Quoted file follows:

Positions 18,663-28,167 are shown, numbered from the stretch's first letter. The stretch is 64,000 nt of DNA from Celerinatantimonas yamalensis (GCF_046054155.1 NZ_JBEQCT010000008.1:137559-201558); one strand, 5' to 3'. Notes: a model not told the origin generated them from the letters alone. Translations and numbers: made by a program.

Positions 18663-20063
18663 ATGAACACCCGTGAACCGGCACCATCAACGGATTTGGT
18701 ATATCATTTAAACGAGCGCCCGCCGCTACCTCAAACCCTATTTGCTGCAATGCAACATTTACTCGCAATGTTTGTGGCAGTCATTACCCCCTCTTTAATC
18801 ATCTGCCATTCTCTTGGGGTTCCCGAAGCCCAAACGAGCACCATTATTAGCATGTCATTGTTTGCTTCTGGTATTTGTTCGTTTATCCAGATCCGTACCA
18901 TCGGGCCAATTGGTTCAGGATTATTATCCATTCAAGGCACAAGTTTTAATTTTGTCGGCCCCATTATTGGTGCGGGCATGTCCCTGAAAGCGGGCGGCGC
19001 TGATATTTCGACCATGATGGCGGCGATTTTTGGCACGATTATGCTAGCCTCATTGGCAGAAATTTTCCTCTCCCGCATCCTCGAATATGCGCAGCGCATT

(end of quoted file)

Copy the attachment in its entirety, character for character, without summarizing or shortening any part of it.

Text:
Positions 18,663-28,167 are shown, numbered from the stretch's first letter. The stretch is 64,000 nt of DNA from Celerinatantimonas yamalensis (GCF_046054155.1 NZ_JBEQCT010000008.1:137559-201558); one strand, 5' to 3'. Notes: a model not told the origin generated them from the letters alone. Translations and numbers: made by a program.

Positions 18663-20063
18663 ATGAACACCCGTGAACCGGCACCATCAACGGATTTGGT
18701 ATATCATTTAAACGAGCGCCCGCCGCTACCTCAAACCCTATTTGCTGCAATGCAACATTTACTCGCAATGTTTGTGGCAGTCATTACCCCCTCTTTAATC
18801 ATCTGCCATTCTCTTGGGGTTCCCGAAGCCCAAACGAGCACCATTATTAGCATGTCATTGTTTGCTTCTGGTATTTGTTCGTTTATCCAGATCCGTACCA
18901 TCGGGCCAATTGGTTCAGGATTATTATCCATTCAAGGCACAAGTTTTAATTTTGTCGGCCCCATTATTGGTGCGGGCATGTCCCTGAAAGCGGGCGGCGC
19001 TGATATTTCGACCATGATGGCGGCGATTTTTGGCACGATTATGCTAGCCTCATTGGCAGAAATTTTCCTCTCCCGCATCCTCGAATATGCGCAGCGCATT